Welcome to Tesla Motors Club
Discuss Tesla's Model S, Model 3, Model X, Model Y, Cybertruck, Roadster and More.
Register

Superchargers At National Parks

I spend a lot of time in national parks, and typically not just a few hours. However, many people are just, unfortunately, passing through, and don't have more than a few hours to "auto-tour" and take a few pictures. Encouraging BEV's would go a long way towards decreasing emissions, and in my mind, making the correct statement that we need to protect and conserve the parks. The J1772 is most likely the preferable route, as it's open to all. However, it would be HUGE for Tesla to place SC's in the gateway cities. The only problem with those cities is the real estate is incredibly expensive and hard to come by.

There is one national park where the whole point is driving: The Natchez Trace Parkway. This park is the old trail originally travelled by Native Americans and then early European settlers. These days it's 444 miles of paved driving between Nashville and Natchez. MS. The only major city the trail passes through is Jackson, MS. That leaves a lot of open highway that it's unlikely most EVs could manage without charging stations on the way. The park has very few facilities and no street lights (it's closed to cars after dark). But it's some of the most beautiful back country driving you can do in this country.

There are no gas stations for ICE cars also, so those cars have to get off the parkway in small towns where roads intersect the Parkway to find facilities (not as easy as it sounds...many intersecting state roads have no access to the Trail). But there are station buildings where the Park Service have their employees operate out of at certain spots. I think these structures would be ideal for paid charging stations since they already have electrical access (unlike most of the Trail). And it would encourage EV drivers to spend more time on the trail with zero emission vehicles.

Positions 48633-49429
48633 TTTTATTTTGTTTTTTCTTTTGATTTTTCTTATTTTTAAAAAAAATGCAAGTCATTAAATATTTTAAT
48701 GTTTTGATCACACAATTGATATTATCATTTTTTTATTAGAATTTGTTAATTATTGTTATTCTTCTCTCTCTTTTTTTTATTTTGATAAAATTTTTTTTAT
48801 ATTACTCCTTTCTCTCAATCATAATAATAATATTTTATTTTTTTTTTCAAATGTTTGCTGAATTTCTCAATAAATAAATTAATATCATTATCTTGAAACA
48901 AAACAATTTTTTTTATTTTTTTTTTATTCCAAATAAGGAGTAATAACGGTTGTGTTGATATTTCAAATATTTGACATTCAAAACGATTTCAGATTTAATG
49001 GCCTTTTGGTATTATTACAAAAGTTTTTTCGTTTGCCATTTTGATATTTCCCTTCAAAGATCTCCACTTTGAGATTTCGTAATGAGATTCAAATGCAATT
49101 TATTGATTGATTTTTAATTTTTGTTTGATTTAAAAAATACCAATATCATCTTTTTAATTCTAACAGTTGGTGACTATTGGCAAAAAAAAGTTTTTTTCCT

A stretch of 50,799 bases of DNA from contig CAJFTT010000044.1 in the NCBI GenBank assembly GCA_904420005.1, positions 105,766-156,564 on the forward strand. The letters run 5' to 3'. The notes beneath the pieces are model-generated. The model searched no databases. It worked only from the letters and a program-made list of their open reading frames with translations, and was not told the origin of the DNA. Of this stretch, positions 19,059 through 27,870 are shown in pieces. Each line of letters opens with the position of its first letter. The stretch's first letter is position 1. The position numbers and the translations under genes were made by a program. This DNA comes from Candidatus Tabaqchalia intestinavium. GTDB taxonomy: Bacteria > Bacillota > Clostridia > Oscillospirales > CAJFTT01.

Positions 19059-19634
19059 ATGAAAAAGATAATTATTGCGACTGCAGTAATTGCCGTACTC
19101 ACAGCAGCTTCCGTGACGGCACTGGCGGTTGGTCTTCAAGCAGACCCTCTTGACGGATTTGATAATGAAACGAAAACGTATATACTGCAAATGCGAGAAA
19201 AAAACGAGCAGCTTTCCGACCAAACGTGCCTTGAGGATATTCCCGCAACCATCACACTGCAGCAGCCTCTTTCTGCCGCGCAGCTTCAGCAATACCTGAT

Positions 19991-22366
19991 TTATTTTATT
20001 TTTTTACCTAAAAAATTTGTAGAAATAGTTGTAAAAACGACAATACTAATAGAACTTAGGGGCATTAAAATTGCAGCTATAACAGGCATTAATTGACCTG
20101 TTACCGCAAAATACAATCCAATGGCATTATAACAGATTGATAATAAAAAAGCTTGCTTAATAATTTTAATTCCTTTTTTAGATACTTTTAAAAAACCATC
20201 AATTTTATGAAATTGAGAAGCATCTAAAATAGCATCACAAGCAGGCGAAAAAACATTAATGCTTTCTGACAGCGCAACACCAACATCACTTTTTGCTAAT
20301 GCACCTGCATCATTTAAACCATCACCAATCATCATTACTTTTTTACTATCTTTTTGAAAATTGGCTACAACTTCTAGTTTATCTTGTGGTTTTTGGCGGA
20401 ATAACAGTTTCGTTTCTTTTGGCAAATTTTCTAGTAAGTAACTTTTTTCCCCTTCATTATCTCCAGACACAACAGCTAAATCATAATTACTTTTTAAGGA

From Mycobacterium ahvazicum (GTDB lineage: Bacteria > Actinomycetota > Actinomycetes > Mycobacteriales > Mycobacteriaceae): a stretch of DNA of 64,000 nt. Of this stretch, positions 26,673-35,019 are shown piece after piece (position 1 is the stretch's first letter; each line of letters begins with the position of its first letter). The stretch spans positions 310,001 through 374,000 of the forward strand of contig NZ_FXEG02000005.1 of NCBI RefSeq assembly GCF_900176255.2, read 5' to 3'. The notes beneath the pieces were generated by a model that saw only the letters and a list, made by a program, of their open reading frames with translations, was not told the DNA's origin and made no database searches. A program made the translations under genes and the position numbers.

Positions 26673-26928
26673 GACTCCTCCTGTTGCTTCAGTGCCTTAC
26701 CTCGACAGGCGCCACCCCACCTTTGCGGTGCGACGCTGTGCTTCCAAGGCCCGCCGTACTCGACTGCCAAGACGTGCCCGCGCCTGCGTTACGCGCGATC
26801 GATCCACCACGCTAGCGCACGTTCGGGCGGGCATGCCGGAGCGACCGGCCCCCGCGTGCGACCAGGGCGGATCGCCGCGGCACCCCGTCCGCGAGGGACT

Rheazombi

Member
Dec 17, 2008
618
2
Boston
There are no gas stations for ICE cars also, so those cars have to get off the parkway in small towns where roads intersect the Parkway to find facilities (not as easy as it sounds...many intersecting state roads have no access to the Trail). But there are station buildings where the Park Service have their employees operate out of at certain spots. I think these structures would be ideal for paid charging stations since they already have electrical access (unlike most of the Trail). And it would encourage EV drivers to spend more time on the trail with zero emission vehicles.

Even better would be completely self-sustaining solar powered chargers with a backup battery. Love the idea of EVs being able to go places that gas cars find difficult!

Wish Tesla would do one somewhere as a proof of concept.
 

TheTalkingMule

Distributed Energy Enthusiast
Oct 20, 2012
8,059
35,429
Philadelphia, PA
Even better would be completely self-sustaining solar powered chargers with a backup battery. Love the idea of EVs being able to go places that gas cars find difficult!

Wish Tesla would do one somewhere as a proof of concept.
A SolarCity, Tesla, Parks partnership perhaps? Massive solar array over the main parking area that powers a half dozen charging stations all with universal(non-Tesla) charging ports? A massive SolarCity battery backup to ease the need for grid juice?